The newly elected president of the Tourism Council of Thailand (TCT) plans to work with tourism associations overseas to help develop the entire sector.
Piyaman Tejapaibul, managing director of Holiday Inn Resort Regent Beach Cha Am, and vice president of the council, was elected the new president of TCT yesterday. She will take up the job for a twoyear term.
She said the council would work closely with the private sector overseas in order to help develop the tourism industry in Thailand.
The council will soon sign a Memorandum of Understanding with the Tourism Council in Shanghai to encourage more Chinese tourists to visit Thailand as well as chalk out future cooperation between Thailand and China.
The council would like to sign similar agreements with tourism organisations in other countries.
Moreover, it will work with the United Nations World Tourism Organisation and the Pacific Asia Travel Association to develop Thailand’s tourism.
Piyaman urged all tourism organisations to help restore tourism.
“I will be open to every party to share our future plans so it should help reduce internal conflicts or problems,” said Piyaman.
TCT expects total arrivals to reach 15.2 million as projected as the political situation has stabilised.
Surapol Sritrakul, president of the Association of Thai Travel Agents (ATTA) said the number of arrivals into Thailand from January to August 15, grew by 13 per cent compared to the same period last year.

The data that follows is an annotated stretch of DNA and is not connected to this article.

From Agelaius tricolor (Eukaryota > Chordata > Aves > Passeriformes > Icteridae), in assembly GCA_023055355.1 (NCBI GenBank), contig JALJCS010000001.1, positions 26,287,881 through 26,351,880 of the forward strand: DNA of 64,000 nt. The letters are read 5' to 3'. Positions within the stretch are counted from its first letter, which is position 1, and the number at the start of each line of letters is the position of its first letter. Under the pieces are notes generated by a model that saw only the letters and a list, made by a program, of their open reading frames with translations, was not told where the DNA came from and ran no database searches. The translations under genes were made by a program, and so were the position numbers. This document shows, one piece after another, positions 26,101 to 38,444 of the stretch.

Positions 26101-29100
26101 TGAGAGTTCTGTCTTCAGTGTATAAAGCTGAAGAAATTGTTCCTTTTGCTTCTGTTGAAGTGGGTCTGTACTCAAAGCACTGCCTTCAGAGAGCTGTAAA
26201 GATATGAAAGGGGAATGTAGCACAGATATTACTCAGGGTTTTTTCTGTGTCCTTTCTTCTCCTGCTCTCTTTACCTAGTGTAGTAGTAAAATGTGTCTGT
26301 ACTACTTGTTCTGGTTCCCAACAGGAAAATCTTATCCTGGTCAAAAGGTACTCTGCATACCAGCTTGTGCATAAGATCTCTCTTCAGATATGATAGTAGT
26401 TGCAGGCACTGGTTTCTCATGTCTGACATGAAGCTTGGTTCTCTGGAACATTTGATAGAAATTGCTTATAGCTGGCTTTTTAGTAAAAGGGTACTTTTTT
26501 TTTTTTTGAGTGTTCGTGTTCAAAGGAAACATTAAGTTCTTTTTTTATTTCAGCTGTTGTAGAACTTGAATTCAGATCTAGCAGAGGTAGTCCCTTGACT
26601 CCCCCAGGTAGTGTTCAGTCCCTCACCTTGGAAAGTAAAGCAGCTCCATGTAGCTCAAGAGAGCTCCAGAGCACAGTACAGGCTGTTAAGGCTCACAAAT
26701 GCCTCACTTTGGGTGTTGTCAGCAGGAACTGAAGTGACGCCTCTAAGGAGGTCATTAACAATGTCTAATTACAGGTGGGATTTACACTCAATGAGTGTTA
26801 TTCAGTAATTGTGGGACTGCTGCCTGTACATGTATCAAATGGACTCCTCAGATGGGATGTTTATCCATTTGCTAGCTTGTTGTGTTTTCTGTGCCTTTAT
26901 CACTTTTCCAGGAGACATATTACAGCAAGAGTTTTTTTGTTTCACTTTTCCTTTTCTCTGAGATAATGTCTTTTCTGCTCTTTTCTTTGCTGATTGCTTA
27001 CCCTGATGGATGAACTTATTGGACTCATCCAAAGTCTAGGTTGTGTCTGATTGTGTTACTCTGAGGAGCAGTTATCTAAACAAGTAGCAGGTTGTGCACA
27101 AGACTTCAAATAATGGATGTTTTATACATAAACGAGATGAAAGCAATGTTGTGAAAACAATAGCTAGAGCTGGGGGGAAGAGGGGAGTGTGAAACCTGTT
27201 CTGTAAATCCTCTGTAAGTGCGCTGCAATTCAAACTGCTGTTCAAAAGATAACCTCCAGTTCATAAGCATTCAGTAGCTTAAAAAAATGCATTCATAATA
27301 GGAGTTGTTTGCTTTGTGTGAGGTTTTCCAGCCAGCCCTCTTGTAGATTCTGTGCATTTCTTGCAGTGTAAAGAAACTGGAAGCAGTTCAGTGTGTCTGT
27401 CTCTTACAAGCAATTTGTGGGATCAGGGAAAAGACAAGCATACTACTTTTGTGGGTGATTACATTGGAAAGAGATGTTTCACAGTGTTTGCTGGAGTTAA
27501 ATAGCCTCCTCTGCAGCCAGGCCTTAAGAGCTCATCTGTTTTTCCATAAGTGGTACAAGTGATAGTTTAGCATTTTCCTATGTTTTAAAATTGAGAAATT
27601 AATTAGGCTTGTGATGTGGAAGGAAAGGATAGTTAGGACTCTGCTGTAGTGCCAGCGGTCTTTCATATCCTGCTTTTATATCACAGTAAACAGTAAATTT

He said the tourism sector should be back on track during the coming peak season if there would be no political tension.
“Operators have already received 1520 per cent advance booking for the last quarter. This is a good sign to have more visitors this year.”
Surapol said ATTA will do more marketing overseas, especially in markets with potential like India, China, the Middle East, Australia, Eastern Europe as well as Africa.
The association would promote Thailand as a medical destination now as that was becoming one of the country’s key attractions.
However, Thailand is facing tough competition as some countries are focusing on the same field.
Sumetaral Sitabut, senior consultant of the Institute for Small and MediumSized Development, said Taiwan, Korea, Singapore, Malaysia, India and Philippines are scoring over Thailand by promoting their medical products and services in international markets.
“Operators should join hands to compete with those from other countries to remain a medical destination,” said Sumataral.
Last year, Thailand received 1.3 million international patients and the number should increase to 2 million this year.
“Medical tourism is growing by 14 per cent per year so it is a good opportunity to cope with the growth,” Sumataral said.
source – www.nationmultimedia.com